On March 1, 2021 (the due date), United Services Automobile Association (USAA) filed with the Nebraska Department of Insurance the 2020 Supplemental Compensation Exhibits for USAA and four other USAA companies: USAA Casualty Insurance Company, USAA Life Insurance Company, USAA General Indemnity Company, and Garrison Property and Casualty Insurance Company. The exhibits are required by Nebraska law for insurance companies doing business in the state. The five exhibits are here.

The Danner Article
Patrick Danner is a staff writer for the San Antonio Express News. In an article updated March 5 and entitled "Former USAA CEO Stuart Parker receives more than $6 million golden parachute," Danner wrote about recent executive compensation developments at USAA. He wrote not only about Parker, but also about others, including Parker's successor, Wayne Peacock. Here are the first three sentences of the Danner article:
Former USAA CEO Stuart Parker had a cushy landing following his departure last year from the San Antonio insurance and financial services company. Parker, who retired January 31, 2020, after leading USAA for almost five years, received at least $6.5 million in severance payments. The golden parachute accounted for more than half of the $11.3 million in total compensation five USAA insurance companies paid him last year.
The Cunningham Article
Waylon Cunningham writes about business and technology. On March 5, he wrote an article in the San Antonio Report entitled "Former USAA CEO Stuart Parker netted a $6.5 million severance package." Here are the first three sentences of the Cunningham article:
Former USAA CEO Stuart Parker received a severance package worth at least $6.5 million after he left the company last year. The payments, made after he retired January 31, 2020, formed the bulk of the more than $11.3 million he received in total compensation from five USAA-affiliated companies last year, according to records from the Nebraska Department of Insurance. Besides the severance package, Parker in 2020 also received $336,473 in salaries and $4.8 million in additional compensation, including bonuses.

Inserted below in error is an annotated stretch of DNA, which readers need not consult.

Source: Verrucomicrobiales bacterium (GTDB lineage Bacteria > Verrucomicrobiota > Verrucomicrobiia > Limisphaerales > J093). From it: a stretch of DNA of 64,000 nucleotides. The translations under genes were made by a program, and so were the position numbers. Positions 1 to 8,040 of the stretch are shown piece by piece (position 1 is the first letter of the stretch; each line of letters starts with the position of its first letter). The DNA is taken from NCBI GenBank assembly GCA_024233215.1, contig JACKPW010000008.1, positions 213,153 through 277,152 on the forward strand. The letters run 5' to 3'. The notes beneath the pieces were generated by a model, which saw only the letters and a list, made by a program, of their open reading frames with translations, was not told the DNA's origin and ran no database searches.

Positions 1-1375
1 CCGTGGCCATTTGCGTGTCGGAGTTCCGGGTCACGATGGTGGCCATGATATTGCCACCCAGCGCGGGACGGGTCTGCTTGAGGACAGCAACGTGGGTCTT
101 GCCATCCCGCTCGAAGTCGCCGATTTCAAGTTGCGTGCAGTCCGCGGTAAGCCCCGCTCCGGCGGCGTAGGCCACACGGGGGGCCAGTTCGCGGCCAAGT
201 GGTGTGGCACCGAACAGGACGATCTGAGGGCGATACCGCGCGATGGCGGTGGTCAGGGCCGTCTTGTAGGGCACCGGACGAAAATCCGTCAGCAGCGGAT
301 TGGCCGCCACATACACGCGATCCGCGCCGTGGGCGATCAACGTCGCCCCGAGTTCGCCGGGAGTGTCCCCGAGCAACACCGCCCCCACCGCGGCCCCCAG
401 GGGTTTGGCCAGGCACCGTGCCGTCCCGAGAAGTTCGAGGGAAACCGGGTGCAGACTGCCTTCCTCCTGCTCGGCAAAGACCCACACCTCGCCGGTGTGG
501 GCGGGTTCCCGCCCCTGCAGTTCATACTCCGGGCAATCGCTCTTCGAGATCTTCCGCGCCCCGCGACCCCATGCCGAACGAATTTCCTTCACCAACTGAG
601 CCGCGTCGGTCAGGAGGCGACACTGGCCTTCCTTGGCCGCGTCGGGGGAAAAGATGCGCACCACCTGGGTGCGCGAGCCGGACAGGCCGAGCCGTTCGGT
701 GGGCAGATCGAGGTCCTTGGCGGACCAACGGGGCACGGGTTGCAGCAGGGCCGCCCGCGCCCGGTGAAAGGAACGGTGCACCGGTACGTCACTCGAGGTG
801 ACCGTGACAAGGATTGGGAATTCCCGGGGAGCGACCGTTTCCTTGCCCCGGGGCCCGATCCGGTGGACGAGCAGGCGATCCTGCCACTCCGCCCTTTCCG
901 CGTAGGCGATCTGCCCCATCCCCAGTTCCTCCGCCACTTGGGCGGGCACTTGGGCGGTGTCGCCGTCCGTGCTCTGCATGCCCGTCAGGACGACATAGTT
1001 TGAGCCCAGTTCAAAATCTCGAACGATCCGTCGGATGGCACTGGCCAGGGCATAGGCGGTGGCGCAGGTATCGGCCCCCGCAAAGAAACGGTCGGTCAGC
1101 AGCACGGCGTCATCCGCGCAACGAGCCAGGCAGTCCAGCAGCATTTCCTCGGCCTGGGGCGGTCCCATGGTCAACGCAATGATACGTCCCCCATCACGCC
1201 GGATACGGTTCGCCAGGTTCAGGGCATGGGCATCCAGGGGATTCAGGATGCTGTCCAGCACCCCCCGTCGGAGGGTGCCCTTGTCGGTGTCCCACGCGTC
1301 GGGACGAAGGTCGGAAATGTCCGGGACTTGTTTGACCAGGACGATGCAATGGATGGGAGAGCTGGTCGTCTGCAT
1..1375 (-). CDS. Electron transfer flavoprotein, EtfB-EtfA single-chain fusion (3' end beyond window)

The USAA Campaign
In the early days of this blog site, I posted three blog items about USAA's campaign to repeal Nebraska's century-old insurance executive compensation disclosure law. William H. McCartney, who at the time was senior vice president and associate general counsel of USAA, led the repeal effort. He had served as Nebraska's director of insurance from 1987 to 1994, and as president of the National Association of Insurance Commissioners in 1992. The repeal effort failed, and Nebraska's disclosure law remains in effect today. For further details about the USAA campaign, see No. 38 (March 31, 2014), No. 39 (April 7, 2014), and No. 40 (April 11, 2014).

Executive Compensation Data for 2019
Long-time readers are aware that I have been writing about executive compensation in the insurance industry for many years. It began with an article in the October 1975 issue of my monthly newsletter, The Insurance Forum, where I showed the 1974 compensation of senior executives of five large mutual life insurance companies. The information was of such great interest to readers that I steadily expanded the coverage.